IoT Cybersecurity: 29 Security Laws, Regulations, Standards, and Best Practices
An easy to reference table with summaries and links to each of the twenty-nine
Internet of Things (IoT) cyber security has come a long way over the past five years. The Miller-Valasek hack of 1 million plus vehicles (you can see the very funny Charlie Miller Chris Valasek DEF CON 23 presentation here) opened many eyes.
The awareness for the need for cyber security in connected embedded devices (a.k.a. IoT devices) has grown significantly since then. In response, new cyber security teams, industry groups, and even a new ISAC have been formed (you can learn more about the Automotive ISAC here). Many best practice recommendations, standards, regulations, and laws have been issued. There is actually a surprising number as you can see from the table below.
The list looks overwhelming but breaking it down by industry is a good first step to understand what is relevant to your products. A good second step is realizing that there is quite a bit of commonality ranging from Threat Analysis and Risk Assessments (TARA), to security features required in IoT products, to life-cycle management.
In the comings months we will profile a number of the laws/standards/best practices listed below. The goal is to have a single resource to help clarify which applies to what sort of IoT products and how.
If you have recommendations of which you would like to see profiled first, let me know.
|Law / Standard / Group||Description Related to IoT Security|
|1||IoT Cybersecurity Improvement Act of 2020||Sets cybersecurity standards & vulnerability disclosure process for IoT devices used by the federal goverment|
|2||California Law SB-327||First law targeted at IoT security ( a.k.a California password law )|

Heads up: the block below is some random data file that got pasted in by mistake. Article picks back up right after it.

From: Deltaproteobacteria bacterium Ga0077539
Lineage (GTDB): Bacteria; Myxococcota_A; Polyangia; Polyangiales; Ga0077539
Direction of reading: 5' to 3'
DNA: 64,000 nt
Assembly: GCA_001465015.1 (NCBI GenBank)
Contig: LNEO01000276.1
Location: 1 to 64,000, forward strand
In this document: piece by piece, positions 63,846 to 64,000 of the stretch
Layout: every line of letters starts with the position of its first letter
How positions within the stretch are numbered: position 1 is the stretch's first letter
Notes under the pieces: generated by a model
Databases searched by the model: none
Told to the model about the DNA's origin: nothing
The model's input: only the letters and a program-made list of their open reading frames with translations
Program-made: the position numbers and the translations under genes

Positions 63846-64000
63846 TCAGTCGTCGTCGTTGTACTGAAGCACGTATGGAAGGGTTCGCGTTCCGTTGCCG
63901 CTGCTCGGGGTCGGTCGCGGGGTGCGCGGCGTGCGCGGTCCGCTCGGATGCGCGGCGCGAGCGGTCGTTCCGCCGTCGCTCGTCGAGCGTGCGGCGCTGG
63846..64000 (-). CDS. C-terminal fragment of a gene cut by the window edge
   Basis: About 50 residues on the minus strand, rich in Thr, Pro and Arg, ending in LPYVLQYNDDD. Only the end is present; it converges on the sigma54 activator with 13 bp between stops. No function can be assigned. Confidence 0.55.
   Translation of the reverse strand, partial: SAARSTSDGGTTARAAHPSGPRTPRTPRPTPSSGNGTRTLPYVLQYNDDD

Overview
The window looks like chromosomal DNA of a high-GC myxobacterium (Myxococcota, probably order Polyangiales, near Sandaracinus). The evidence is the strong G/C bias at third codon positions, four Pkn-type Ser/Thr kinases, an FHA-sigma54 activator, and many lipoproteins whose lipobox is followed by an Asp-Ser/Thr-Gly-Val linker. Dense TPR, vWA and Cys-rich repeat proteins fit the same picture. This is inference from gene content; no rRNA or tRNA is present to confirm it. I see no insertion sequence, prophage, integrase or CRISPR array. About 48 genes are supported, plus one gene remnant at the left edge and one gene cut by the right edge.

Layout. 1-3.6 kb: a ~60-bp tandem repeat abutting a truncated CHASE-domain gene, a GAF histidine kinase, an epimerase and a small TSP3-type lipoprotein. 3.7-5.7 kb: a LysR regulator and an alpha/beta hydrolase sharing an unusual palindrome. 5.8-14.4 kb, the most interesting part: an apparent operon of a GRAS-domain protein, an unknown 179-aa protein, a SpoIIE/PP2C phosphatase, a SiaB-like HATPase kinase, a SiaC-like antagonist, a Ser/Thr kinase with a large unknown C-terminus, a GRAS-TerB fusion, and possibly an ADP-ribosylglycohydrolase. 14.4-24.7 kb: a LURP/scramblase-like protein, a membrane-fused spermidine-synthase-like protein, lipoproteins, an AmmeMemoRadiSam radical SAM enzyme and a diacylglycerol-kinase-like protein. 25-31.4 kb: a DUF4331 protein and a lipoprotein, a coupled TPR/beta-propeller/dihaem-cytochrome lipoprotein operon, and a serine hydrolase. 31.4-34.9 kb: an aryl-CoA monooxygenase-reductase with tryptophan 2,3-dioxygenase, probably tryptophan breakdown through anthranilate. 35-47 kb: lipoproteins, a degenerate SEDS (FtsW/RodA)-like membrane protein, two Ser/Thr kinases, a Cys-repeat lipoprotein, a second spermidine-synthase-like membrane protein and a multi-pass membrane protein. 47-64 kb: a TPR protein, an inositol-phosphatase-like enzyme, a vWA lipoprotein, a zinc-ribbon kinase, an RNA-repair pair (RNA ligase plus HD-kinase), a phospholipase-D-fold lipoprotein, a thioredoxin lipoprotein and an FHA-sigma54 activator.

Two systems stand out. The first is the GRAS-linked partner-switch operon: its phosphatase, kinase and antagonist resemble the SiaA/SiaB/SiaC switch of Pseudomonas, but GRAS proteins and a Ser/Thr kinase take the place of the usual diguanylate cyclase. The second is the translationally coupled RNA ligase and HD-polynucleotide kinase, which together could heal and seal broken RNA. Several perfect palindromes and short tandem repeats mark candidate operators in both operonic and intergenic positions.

|3||Oregon Law HB 2395||Second law targeted at IoT security (a.k.a. Oregon Password Law)|
|4||NISTIR 8259||Foundational Cybersecurity Activities for IoT Device Manufacturers|
|5||NISTIR 8259A||IoT Device Cybersecurity Capability Core Baseline|
|6||UNECE WP.29||United Nations regulation for automotive cyber security (in draft)|
|7||ISO / SAE 21434||Automotive cybersecurity standard under definition|
|8||AutoSAR||Automotive software standard that includes cryptographic services|
|9||Trusted Information Security Assessment Exchange (TISAX)||A standard based on ISO 27001 / 27002 and exchange for information security assessments|
|10||CTIA||Internet of Things (IoT) Cybersecurity Certification|
|11||NIST 800-82||Industrial Control System Security|
|12||ANSI / ISA / IEC 62443||Security for Industrial Automation and Control Systems|
|13||U.K. IoT Law||Proposals being consider for a consumer IoT cybersecurity law in the United Kingdom|
|14||ETSI 303 645||Cyber Security for Consumer Internet of Things: Baseline Requirements|
|15||GDPR||General Data Privacy Regulation in Europe|
|16||Wifi||Cyber security included in standard|
|17||Bluetooth||Cyber security included in standard but also NIST has a specific guide to Bluetooth security|
|18||Zigbee||Cyber security included in standard|
|19||Automotive ISAC||Automotive industry group for cyber security information sharing that has published 7 best practice guides|
|20||NHTSA||National Highway Traffic Safety Administration in the U.S. published a best practices guide and other cybersecurity related information|
|21||Open Connectivity Foundation (OCF)||Industry consortium that includes IoT cyber security in their standard|
|22||ARM Platform Security Architecture||Software framework and security certification program from ARM|
|23||Edge X||Edge computing standard with open source software|
|24||Industrial Internet Consortium (IIC)||Offers a comprehensive industrial internet of things cybersecurity framework document|
|25||National Motor and Freight Traffic Association||Group that offers multiple best practices recommendations for trucks and EV chargers|
|26||OWASP||A group that offers projects, guidance, and is known for their top 10 security risks list|
|27||IoT Security Foundation||Industry consortium for cyber security certification with labeling|
|28||Amazon AWS IoT||Includes a security standard|
|29||Microsoft Azure Sphere||Includes a security standard|
To learn more how BG Networks' engineering services can help develop software to meet a certification or comply to a particular standard, see our services page at the link below